Every breath you take in Beijing

Yesterday Danwei reported that China's State Environmental Protection Administration (SEPA) published air pollution statistics for major Chinese cities.

The Beijing pollution rating for December 12, 2006 was a record 500, the maximum score on the scale that SEPA uses. 200 is considered a bad day for Beijing. The primary pollutant on December 12 was described by SEPA as "inhalable particles" (可吸入颗粒物).

Thanks to Blake Stone-Banks, Danwei has found some more specific information on what this means: "Inhalable particles are particulate matter of less than 10 micrometers (microns) in diameter. This is the most prominent form of air pollution in Beijing."

A source at SEPA confirmed that ordinary dust does not register on their air pollution index. The index is a measure of sulphur dioxide (SO2 - a major component of acid rain), nitrous dioxide (NO2 - a combustion-relation poison), and inhalable pollutants that are smaller than 10 microns.

There's more information in English about particulate matter and its effect on your health on an Australian government website.

There are currently 8 Comments for Every breath you take in Beijing.

Comments on Every breath you take in Beijing

Beijing has recorded an API of 500 at least once before, on November 1, 2003. The "inhalable particles" are more commonly known as RSPs, or respirable suspended particulates.

Interestingly, the API in Beijing is only given for the worst pollutant on a given day. Shanghai's Environmental Bureau ( gives numbers for all three tracked pollutants. RSPs, NO2, and SO2. I'm not sure why this is, but it may be that Shanghai has a more complex pollutant mix than Beijing, where RSPs are far and away the most common pollutant.

November 2003 Data from the Chaoyang District Environmental Protection Department:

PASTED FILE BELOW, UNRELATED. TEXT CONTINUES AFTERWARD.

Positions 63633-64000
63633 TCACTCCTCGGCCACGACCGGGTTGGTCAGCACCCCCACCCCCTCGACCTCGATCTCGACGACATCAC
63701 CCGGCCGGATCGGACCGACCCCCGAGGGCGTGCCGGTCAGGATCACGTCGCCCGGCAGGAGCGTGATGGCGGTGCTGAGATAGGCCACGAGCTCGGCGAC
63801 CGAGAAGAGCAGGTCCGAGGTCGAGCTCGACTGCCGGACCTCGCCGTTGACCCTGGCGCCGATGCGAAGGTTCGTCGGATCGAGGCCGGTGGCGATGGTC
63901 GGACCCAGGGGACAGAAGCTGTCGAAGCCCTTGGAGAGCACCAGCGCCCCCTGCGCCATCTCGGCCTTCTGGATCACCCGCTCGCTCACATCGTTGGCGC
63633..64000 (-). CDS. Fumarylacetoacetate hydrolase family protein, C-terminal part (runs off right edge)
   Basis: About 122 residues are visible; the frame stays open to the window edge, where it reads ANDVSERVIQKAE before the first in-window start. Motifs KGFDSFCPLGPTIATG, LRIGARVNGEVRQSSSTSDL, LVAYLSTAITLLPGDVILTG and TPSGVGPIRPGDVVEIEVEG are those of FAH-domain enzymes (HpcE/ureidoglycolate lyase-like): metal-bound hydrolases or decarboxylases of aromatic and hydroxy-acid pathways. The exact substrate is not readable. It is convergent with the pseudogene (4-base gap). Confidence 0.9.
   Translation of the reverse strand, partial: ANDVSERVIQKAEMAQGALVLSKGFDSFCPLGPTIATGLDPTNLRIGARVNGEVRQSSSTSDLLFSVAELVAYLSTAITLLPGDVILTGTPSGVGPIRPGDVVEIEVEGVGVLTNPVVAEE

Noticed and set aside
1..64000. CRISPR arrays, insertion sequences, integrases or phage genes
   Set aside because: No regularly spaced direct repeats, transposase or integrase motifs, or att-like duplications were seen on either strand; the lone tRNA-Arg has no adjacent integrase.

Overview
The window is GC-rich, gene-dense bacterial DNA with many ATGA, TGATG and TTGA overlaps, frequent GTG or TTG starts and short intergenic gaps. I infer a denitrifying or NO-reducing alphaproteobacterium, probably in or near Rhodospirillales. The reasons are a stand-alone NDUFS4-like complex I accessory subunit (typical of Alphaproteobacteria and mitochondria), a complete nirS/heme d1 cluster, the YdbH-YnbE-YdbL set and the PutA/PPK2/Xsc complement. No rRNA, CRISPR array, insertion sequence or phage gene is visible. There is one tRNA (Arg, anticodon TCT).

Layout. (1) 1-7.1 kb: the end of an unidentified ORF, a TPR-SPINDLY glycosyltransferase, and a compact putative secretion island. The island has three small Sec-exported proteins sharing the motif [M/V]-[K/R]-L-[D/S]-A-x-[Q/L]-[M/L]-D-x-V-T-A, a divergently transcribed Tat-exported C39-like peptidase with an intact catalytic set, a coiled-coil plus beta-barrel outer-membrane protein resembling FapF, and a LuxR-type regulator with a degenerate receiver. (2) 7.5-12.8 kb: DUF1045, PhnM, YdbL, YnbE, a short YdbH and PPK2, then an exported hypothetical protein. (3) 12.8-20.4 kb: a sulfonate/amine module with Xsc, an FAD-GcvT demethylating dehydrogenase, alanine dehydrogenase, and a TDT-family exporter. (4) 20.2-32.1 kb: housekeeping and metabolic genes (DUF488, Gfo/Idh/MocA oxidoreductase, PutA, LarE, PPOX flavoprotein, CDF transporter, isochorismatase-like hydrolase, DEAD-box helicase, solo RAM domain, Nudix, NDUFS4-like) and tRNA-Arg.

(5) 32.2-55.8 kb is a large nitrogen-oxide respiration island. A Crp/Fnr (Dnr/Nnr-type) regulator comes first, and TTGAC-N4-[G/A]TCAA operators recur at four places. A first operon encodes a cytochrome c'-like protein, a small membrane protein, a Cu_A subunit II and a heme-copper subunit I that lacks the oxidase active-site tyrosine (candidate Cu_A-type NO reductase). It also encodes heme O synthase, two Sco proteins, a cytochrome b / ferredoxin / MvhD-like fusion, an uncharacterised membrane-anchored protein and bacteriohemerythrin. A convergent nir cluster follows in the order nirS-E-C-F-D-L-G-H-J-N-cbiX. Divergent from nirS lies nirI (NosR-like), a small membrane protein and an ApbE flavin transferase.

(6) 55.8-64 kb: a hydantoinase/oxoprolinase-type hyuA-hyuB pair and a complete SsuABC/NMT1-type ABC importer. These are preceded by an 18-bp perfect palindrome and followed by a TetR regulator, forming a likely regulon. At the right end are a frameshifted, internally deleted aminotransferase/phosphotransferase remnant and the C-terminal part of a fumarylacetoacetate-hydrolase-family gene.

A correction: The Chinese API does not cover RSPs, but TSPs (total suspended particulates).

The yesterday's air pollution level 5 or 500 microgram of particulate matter (PM10) per cubic meter was not an all time high. Level 5 was reached for the 7th time this year. Thereof 3 times at least 500 mgr/m3. They stop counting above 500. You can check the history of Beijing's air by entering the Beijing and 2006-01-01 to 2006-12-13 at this link:

The Insider’s guide to Beijing once published a statement of a Doctor from the Beijing United Family Hospital saying that you should avoid going outside when 150 mgr/m3 are reached.
Others see it even more critical. E.g., the Australian Department of Environment and the German Ministry of Environment aim for a daily maximum concentration of 50 micrograms of PM10 per cubic metre (level 1). In Germany every city is allowed to exceed this goal only 35 days per year while in Australia apparently only five days. So in Beijing do not look only at the terrible ‘500’-days but count all the days in 2006 when the ‘50’-goal was exceeded: Year to date, there were 347 polluted days in Beijing. Only 25 days where ‘healthy’ days.

Sorry, I have to correct my previous comment: There were 322 polluted day vs. only 25 good days. Together 347 days ytd.

Does anybody know what an individual can do to attempt to protect their health if they live in Beijing? I can't tell everybody to stop driving their cars!

You should try smoking Zhongnanhai 0.8 cigarettes. The herbal blend protects your lungs against pollution, SARS and other dangers.

@Chip. Cyclists’ fume masks are designed to filter out stuff like sulphur and lead oxide. Never seen them sold in China though, you’d probably have to get one online. Other than that, I’d get friendly with a non-smoker on death row, if you know what I mean...

The only place I've seen cyclist masks in the region are in Hong Kong (the Flying Ball bike shop in Cheung Sha Wan).

An API of 500 does not indicate a particulate concentration of 500 micrograms per cubic meter. In Mainland China, An API of 300 indicates a concentration of 625 ug/m^3. I don't have the specific numbers for an API of 500, but it would be fair to assume it would be well over 700 ug/m^3.

For comparison, the Canadian government sets the 24-hour Maximum Tolerable Concentration of TSPs at 400ug/m^3 (

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